Bronx Times: NCAA coaches start social media campaign to unite against COVID-19

Bronx Times: NCAA coaches start social media campaign to unite against COVID-19. “On April 15, New York’s 44 Division I men’s and women’s basketball coaches united under the banner of TEAM NEW YORK, designed to help stop the spread of the coronavirus. Over the coming weeks, each of the coaches has committed to using his or her platform to coordinate sharing messages that will encourage proper action to stop the spread of the virus.”

PR Newswire: Knight Commission Unveils New College Sports Financial Database (PRESS RELEASE)

PR Newswire: Knight Commission Unveils New College Sports Financial Database (PRESS RELEASE). “In an effort to inject more financial transparency into college sports, the Knight Commission on Intercollegiate Athletics has unveiled a revamped and innovative College Athletics Financial Information (CAFI) Database. The new resource provides unprecedented access to athletics revenues, expenses, and debt as well as institution-wide academic spending for more than 220 public NCAA Division I colleges and universities dating back to 2005.”

Tubefilter: After Losing NCAA Scholarship Due To YouTube Channel, Donald De La Haye Gets A Win In Court

Tubefilter: After Losing NCAA Scholarship Due To YouTube Channel, Donald De La Haye Gets A Win In Court. “A court case concerning an under-explored area of YouTube law is heating up. A Florida judge has denied the University of Central Florida (UCF)’s request to dismiss a lawsuit filed by Donald De La Haye, who lost his football scholarship at UCF after making ad revenue from videos he posted to his YouTube channel.”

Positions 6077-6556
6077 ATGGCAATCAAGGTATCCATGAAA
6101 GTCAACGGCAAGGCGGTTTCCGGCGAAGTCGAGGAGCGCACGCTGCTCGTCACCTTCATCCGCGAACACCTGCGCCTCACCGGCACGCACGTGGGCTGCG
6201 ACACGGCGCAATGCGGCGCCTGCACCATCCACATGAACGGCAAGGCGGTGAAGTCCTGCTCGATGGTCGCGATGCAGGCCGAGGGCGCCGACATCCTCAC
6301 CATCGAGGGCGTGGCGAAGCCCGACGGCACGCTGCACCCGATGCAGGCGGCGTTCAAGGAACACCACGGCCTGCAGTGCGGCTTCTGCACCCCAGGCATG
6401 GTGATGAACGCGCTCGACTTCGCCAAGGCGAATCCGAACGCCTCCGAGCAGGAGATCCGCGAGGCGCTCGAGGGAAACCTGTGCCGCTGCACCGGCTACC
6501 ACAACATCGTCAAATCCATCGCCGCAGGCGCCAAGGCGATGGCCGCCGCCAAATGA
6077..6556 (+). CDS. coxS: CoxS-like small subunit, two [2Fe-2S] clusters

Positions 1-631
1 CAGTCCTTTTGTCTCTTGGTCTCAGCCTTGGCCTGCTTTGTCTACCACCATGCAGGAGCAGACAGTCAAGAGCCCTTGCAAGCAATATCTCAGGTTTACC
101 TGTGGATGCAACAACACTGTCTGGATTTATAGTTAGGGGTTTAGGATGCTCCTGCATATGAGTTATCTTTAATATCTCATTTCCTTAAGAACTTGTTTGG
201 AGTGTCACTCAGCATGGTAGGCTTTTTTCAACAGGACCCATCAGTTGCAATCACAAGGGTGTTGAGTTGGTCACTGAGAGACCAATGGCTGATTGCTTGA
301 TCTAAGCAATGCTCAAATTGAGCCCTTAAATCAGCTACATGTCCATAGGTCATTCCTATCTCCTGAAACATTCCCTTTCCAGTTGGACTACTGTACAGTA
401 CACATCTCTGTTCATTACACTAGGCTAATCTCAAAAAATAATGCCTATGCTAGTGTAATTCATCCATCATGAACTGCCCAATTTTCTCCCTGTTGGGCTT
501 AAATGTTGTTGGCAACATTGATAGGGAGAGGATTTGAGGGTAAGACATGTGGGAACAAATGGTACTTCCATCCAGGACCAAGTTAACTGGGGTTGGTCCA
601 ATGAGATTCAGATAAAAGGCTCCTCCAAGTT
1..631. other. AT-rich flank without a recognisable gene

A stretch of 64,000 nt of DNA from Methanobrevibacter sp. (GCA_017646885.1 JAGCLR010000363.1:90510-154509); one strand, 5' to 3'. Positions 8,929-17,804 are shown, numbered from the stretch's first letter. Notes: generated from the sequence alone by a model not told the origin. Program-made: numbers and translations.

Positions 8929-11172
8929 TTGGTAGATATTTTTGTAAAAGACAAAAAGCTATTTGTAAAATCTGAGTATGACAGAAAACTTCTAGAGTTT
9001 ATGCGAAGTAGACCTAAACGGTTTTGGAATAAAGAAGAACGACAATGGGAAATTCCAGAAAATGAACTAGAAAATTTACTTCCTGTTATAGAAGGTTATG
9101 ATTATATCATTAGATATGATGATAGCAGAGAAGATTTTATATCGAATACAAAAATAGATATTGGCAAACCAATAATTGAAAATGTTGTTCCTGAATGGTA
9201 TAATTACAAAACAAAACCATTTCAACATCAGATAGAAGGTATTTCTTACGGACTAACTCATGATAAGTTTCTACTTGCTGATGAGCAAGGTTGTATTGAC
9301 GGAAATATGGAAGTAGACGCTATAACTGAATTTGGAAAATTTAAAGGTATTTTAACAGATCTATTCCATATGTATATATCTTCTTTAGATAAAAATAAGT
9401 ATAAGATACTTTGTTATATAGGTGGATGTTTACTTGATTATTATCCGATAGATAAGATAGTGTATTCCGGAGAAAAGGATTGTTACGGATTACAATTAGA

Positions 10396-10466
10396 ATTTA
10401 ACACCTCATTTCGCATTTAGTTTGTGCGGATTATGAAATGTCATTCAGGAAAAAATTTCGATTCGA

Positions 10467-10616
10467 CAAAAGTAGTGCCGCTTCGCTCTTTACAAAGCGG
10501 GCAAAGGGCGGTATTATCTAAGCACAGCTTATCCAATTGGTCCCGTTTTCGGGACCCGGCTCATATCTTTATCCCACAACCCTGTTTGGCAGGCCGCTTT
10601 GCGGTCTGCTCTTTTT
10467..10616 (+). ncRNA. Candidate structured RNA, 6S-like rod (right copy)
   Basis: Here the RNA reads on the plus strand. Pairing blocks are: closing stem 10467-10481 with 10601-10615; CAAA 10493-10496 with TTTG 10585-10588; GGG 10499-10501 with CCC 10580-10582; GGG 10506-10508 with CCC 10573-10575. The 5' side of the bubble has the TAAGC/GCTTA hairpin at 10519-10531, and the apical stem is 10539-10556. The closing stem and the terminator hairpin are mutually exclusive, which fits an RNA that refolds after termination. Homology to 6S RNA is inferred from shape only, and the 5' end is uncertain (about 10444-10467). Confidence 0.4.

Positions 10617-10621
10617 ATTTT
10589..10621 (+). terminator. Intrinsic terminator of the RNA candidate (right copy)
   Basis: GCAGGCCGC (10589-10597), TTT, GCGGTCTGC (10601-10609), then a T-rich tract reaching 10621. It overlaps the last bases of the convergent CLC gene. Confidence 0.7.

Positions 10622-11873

CNET: Twitter, Turner and CBS Sports launch NCAA pregame show

CNET: Twitter, Turner and CBS Sports launch NCAA pregame show. “Twitter is teaming up with Turner Sports and CBS Sports to stream a 30-minute pregame show focusing on college basketball fans’ take on the NCAA Tournament on the social network. The show, NCAA March Madness Now, will begin on Thursday and Friday on Twitter featuring game predictions, celebrity tweets, fan polls and office pools.”

College Sports Recruiting: NCAA Rule Changes for Social Media Took Effect August 1

I don’t follow sports very much, but my Google Alerts have just lit up with news about a change in rules for social media and college recruiting. “Traditionally, coaches have been able to follow and private message recruits on social media. But because it was always against NCAA rules to publicize a recruit before signing (as in, a coach cannot publicize the school’s recruitment of the player), coaches could not share or ‘like’ a recruit’s posts. They had to pretend, online, that players didn’t exist. That’s all changed.”

March Madness and Facebook Live

One of the things about living in North Carolina is that the NCAA Tournament is a Big Deal (not to me personally, but.) If you’re following the basketball, check out this article about how teams are using Facebook Live during the tourney. “Eighteen of the 64 teams competing in this year’s men’s college basketball tournament broadcast on Facebook Live this week, joining a widening publisher pool that has already absorbed news outlets, Major League Baseball teams and the Denver Broncos. With interest in the sport at its highest point in the season, these teams are providing fans a glimpse into the lives of players before and after their games.”